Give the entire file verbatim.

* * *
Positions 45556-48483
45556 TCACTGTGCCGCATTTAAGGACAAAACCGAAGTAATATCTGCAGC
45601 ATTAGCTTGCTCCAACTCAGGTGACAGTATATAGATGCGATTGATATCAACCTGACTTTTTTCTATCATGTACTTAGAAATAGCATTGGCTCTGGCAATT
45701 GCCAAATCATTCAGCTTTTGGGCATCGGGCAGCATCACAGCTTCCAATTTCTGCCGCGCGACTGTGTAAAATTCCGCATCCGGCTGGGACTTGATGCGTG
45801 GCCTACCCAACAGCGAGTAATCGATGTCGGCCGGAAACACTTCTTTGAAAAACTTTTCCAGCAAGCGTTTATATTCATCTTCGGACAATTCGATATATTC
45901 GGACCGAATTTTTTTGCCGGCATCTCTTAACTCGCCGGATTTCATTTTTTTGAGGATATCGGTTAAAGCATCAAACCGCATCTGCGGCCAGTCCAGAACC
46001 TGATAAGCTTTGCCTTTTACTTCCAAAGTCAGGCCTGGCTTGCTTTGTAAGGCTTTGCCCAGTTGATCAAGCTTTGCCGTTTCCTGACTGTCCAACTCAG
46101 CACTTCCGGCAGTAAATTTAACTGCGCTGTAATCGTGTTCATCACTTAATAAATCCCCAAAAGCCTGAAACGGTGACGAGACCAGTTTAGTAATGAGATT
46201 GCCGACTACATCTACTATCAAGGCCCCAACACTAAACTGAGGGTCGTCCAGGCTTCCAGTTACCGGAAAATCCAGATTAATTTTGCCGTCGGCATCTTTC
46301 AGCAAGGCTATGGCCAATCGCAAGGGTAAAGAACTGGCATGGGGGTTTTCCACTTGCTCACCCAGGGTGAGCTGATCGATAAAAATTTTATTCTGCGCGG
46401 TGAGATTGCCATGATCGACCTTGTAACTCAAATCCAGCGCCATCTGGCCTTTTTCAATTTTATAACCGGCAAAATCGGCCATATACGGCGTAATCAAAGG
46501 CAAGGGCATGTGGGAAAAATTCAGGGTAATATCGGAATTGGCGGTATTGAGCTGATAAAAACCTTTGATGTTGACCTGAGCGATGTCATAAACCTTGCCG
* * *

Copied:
Positions 45556-48483
45556 TCACTGTGCCGCATTTAAGGACAAAACCGAAGTAATATCTGCAGC
45601 ATTAGCTTGCTCCAACTCAGGTGACAGTATATAGATGCGATTGATATCAACCTGACTTTTTTCTATCATGTACTTAGAAATAGCATTGGCTCTGGCAATT
45701 GCCAAATCATTCAGCTTTTGGGCATCGGGCAGCATCACAGCTTCCAATTTCTGCCGCGCGACTGTGTAAAATTCCGCATCCGGCTGGGACTTGATGCGTG
45801 GCCTACCCAACAGCGAGTAATCGATGTCGGCCGGAAACACTTCTTTGAAAAACTTTTCCAGCAAGCGTTTATATTCATCTTCGGACAATTCGATATATTC
45901 GGACCGAATTTTTTTGCCGGCATCTCTTAACTCGCCGGATTTCATTTTTTTGAGGATATCGGTTAAAGCATCAAACCGCATCTGCGGCCAGTCCAGAACC
46001 TGATAAGCTTTGCCTTTTACTTCCAAAGTCAGGCCTGGCTTGCTTTGTAAGGCTTTGCCCAGTTGATCAAGCTTTGCCGTTTCCTGACTGTCCAACTCAG
46101 CACTTCCGGCAGTAAATTTAACTGCGCTGTAATCGTGTTCATCACTTAATAAATCCCCAAAAGCCTGAAACGGTGACGAGACCAGTTTAGTAATGAGATT
46201 GCCGACTACATCTACTATCAAGGCCCCAACACTAAACTGAGGGTCGTCCAGGCTTCCAGTTACCGGAAAATCCAGATTAATTTTGCCGTCGGCATCTTTC
46301 AGCAAGGCTATGGCCAATCGCAAGGGTAAAGAACTGGCATGGGGGTTTTCCACTTGCTCACCCAGGGTGAGCTGATCGATAAAAATTTTATTCTGCGCGG
46401 TGAGATTGCCATGATCGACCTTGTAACTCAAATCCAGCGCCATCTGGCCTTTTTCAATTTTATAACCGGCAAAATCGGCCATATACGGCGTAATCAAAGG
46501 CAAGGGCATGTGGGAAAAATTCAGGGTAATATCGGAATTGGCGGTATTGAGCTGATAAAAACCTTTGATGTTGACCTGAGCGATGTCATAAACCTTGCCG